Study shows more than 97% have exposed assets on AWS — among a wide range of other issues.

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For all their domain expertise, many cybersecurity vendors are as dangerously exposed to Internet-borne threats as the customers their technologies are designed to protect.

Israel-based security vendor Reposify recently used its external attack surface management platform to scan the externally facing assets and networks of 35 major cybersecurity vendors and more than 350 of their subsidiaries over a two-week period. Reposify's 24x7 Internet scans — like those of other vendors in the space — are designed to help organizations get an understanding of their attack surface and exposure so they can bolster or implement new controls where needed.

Reposify focused on externally facing infrastructure, applications, and user profiles, says Yaron Tal, founder and CTO at Reposify. This included everything from cloud-hosted databases; remotely accessed sites; Web-facing applications; internal network assets, such as portmappers, routers, switches, Web servers, storage, and backup; and development tools, he says.

The company's scans showed a high percentage of cybersecurity vendors are dangerously exposed to many of the same threats they are supposed to help protect against. Nearly nine in 10 (86%) of the cybersecurity companies analyzed had at least one sensitive remote-access service exposed to the Internet, and 80% had exposed network assets. Sixty-three percent of the vendors had back-office networks that were directly accessible via the Internet, just over half (51%) had at least one exposed database, and 40% had exposed development tools.

Reposify found that like organizations in other industries, almost all cybersecurity vendors are at considerable risk of data loss and compromise from poorly protected data on public cloud services. Some 97% — in other words, nearly all — of the cybersecurity vendors that Reposify scanned over the two-week period had exposed data assets on Amazon Web Services (AWS) and other cloud infrastructure. Some 42% of those assets could be classified as being at either high or critical risk, Reposify said.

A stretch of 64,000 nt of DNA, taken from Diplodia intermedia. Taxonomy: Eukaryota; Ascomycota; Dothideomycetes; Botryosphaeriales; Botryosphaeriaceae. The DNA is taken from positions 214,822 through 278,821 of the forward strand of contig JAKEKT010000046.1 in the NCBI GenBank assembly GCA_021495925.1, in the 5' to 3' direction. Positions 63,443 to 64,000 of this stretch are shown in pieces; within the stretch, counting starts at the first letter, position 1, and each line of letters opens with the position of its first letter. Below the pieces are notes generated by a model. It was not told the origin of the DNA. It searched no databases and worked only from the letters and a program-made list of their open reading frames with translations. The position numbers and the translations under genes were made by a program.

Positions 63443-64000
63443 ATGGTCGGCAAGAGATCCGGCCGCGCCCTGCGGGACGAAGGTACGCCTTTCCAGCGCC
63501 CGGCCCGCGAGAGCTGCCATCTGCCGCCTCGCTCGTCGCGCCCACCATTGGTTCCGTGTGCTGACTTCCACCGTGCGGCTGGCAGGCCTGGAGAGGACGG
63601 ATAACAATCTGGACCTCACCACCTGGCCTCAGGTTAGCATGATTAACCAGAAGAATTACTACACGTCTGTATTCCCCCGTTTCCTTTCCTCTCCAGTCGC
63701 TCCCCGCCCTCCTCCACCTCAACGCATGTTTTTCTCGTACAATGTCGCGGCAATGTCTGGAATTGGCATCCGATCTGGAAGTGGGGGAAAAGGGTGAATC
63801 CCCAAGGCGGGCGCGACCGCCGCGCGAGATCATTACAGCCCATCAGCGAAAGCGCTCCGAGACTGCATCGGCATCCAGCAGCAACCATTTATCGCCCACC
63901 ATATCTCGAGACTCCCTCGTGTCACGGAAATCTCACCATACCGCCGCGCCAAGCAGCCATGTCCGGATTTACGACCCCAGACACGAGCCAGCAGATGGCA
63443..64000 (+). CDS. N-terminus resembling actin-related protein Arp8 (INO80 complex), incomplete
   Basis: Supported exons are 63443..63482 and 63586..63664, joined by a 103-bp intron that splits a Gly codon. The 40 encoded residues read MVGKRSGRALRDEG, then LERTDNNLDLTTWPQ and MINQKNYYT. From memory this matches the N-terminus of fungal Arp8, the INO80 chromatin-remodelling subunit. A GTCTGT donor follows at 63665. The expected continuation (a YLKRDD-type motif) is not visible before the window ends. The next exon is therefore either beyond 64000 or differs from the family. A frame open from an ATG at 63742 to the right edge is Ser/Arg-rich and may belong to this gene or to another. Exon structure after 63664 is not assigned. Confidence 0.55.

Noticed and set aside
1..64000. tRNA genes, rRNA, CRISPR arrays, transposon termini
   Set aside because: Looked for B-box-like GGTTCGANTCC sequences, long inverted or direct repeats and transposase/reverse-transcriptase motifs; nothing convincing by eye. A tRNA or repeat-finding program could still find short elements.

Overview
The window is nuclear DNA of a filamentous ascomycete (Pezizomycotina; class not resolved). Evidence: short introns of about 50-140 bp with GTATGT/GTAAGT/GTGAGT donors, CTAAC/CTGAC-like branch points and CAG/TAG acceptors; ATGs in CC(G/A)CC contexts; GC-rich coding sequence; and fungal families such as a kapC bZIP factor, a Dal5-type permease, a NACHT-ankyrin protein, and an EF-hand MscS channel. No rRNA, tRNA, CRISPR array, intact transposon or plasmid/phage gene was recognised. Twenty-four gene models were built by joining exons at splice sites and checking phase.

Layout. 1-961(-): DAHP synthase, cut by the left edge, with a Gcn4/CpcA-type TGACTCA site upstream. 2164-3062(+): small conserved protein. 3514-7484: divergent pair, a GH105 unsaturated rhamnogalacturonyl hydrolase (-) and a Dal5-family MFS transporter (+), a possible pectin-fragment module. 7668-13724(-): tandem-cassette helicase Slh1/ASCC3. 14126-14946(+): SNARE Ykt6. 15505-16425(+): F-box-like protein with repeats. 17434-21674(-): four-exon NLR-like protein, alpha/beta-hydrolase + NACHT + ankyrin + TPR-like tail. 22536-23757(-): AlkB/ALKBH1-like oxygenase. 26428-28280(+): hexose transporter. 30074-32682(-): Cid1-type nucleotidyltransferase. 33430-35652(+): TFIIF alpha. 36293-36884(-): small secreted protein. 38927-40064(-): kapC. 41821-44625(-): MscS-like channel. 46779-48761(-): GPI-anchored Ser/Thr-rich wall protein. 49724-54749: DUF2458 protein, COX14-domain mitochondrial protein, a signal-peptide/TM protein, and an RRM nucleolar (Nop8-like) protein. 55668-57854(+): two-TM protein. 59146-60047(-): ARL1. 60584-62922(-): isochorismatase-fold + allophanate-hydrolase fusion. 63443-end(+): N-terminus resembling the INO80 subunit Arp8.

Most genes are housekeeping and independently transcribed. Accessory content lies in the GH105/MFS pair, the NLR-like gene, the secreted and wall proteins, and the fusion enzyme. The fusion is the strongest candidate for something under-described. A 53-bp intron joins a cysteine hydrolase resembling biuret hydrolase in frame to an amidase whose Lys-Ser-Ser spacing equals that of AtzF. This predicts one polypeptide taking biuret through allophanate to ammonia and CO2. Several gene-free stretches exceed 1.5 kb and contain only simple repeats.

"Just one of these statistics is concerning enough," Tal says. "But the combination points to a sincere need for the industry to better practice what it preaches," he says.

Tal says the findings are consistent across the financial, pharmaceutical, and gaming sectors. Similar scans that Reposify did of companies in the pharmaceutical sector showed 92% of them had exposed databases, while 55% of organizations in the gaming industry and 23% in the finance sector had the same problem. What's different about cybersecurity companies is they should know about the dangers of exposed assets on the Internet, he notes.

Richard Stiennon, chief research analyst at IT-Harvest, says he is not surprised that security vendors line up with the average enterprise in number of exposed assets. "Like any organization, security vendors are driven to grow and increase revenue," he says.